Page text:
The real world is never an “ideal” place, and the same applies to so many assignments that one might work on. Numerous times in the past, as a quality professional I have been caught up in testing projects that are “not so ideal” and lack the basic documents and governance. The worst form being the one’s that either “lack” documented requirements or have some “loosely written” documents. Working on such projects literally gives me jitters and at times even sleepless nights. (It isn’t an exaggeration, the thought of making sense out of disjoint pieces of information looms in your mind all the time.) But accept it or not, projects like these are a reality and mostly one has no option but to work on them.
A Bad requirement itself is a very broad term and can be one of the following –
- Missing Requirements –A functionality that is totally missing from the documentation. For example, “Error messaging” in case of data validation or other forms of failure not being considered and documented or not detailing the need for a certain link available as per the access rules on an application.
- Conflicting Requirements – When two or more requirements expect the system to do different things that can’t possibly be done at the same time. They need to be identified as early in the lifecycle as possible to avoid rework.
- Incomplete/Unclear Requirements – Requirements that lack all the necessary information constitute this lot. Most of the times requirements are elicited in business terms and which is nowhere close to what it demands at a granular level. For example – “The system should have the capability to filter search results” is incomplete. The details around filter criteria is not been provided and thus raises unnecessary queries.
- Ambiguous Requirements – A requirement statement that can be interpreted in different ways by different people is an example of this.
Howsoever, a test analyst might crib about the quality of requirement documentation, at the end he/she can always build a test pack by using some alternative sources of information and the following practices–
- Explore & Discover – If it is an existing system that is being rebuilt or new functions are being added to it, explore its test environment. Exploratory testing comes handy when you are trying to figure out on how something works. If there is a regression test suite available it will make the task easier and even if not just try out all the links/buttons/try different things and document as much as you can. With a basic level of what the new changes are and a fair understanding of the existing system, a tester can start designing some test cases. Of course there will be doubts and queries which can then be directed to relevant teams.
- Use Common Sense & Experience – A test analyst who has worked in the same domain as the system under test can help. A lot of missing links in the requirements can be identified through common knowledge that comes from experience For example, someone who has worked on a Travel based application testing would know the fundamental tests needed. Also, think from the user’s perspective, what is it that would matter to a user?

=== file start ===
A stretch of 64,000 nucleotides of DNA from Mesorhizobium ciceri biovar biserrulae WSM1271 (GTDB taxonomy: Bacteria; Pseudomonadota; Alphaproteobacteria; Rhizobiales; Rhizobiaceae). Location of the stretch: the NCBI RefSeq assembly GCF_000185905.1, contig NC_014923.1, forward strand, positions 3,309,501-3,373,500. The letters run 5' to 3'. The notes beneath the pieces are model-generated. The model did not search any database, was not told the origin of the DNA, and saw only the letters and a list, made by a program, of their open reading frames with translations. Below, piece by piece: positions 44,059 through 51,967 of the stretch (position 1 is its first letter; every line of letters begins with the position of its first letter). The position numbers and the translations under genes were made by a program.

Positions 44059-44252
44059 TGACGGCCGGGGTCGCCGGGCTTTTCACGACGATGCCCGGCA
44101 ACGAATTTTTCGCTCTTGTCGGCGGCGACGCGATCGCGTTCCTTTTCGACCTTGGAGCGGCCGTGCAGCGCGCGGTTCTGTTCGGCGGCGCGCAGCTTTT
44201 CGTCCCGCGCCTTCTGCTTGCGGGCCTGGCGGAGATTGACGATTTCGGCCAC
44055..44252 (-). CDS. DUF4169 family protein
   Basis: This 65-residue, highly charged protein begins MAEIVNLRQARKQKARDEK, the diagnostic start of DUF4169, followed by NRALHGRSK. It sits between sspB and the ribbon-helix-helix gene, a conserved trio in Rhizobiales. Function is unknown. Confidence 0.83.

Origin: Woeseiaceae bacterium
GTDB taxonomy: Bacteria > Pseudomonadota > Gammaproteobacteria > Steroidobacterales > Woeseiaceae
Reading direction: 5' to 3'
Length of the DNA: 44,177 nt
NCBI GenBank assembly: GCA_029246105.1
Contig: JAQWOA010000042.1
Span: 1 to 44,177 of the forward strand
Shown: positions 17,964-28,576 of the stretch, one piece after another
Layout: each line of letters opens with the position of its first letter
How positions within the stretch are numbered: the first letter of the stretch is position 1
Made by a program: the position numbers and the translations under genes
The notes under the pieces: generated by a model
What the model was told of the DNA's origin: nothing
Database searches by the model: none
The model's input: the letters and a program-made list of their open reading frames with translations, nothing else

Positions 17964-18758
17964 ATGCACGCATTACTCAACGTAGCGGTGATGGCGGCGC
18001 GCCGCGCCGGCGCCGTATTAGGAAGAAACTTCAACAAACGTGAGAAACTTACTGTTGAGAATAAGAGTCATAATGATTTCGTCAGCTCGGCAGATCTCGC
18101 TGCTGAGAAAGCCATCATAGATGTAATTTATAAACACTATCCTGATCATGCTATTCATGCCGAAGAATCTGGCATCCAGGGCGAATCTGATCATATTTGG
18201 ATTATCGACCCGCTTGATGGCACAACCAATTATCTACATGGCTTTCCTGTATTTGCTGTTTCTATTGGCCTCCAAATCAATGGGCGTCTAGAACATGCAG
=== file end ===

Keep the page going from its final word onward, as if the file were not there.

- Use HTML Designs/Wireframes – HTML Designs and wireframes can act as an alternative to a requirement specification. Make use of these as visual representation of what is expected of a system/application that you are going to test. A working wireframe can also help the tester understand a basic flow, however, with static HTMLs try to build a journey through pages. However, there will be a need to get this understanding signed off by business users and development teams.
- Discussions, Emails and Meeting Notes – When the requirements are flaky, notes from all of these can assist in joining the missing links. Testers should proactively involve themselves in any such discussions and meetings. They are a good platform to raise questions. But don’t forget to document the outcomes from any of these. Tools like IBM’s Rational, Atlassian’s Confluence etc can help in building a central repository for these.
- Query Log and Workshops with Stakeholders – Having gathered all the information that one could, it is important to collate them in a query log and share with all the stake holders. This could as well be a starting point for getting into some workshops that may help in filling the missing blanks. As a result of these workshops, it is important to update whatever documents are available. Even though the ownership of doing this does not lie with the test team, there is no harm in keeping a local copy and making changes as & when some updates happen. Again various tools can be used to track the trail of queries and comments.
- Peer Reviews – With all of the above, a tester would definitely reach a point where he/she can start scripting the scenarios and test cases. In projects with dodgy requirements, it is good practice to get the high level scenarios reviewed by the business teams so as to ensure nothing that’s critical to the user is being missed.
- Change Management – Doing all of the above in parallel to writing the test scenarios would require some change management. Keeping track of any new information fed into the project or any changes in draft requirements is a key task. More importantly to implement these in the working documents (specific to testing) play an important role for an effective test plan and design.
The not so perfect projects can be an opportunity for a tester to do something outside of their usual domain and learn. It is challenging to be testing with poorly documented requirements but it is in challenges that great things lie. So connect the loose threads and test. Happy Testing!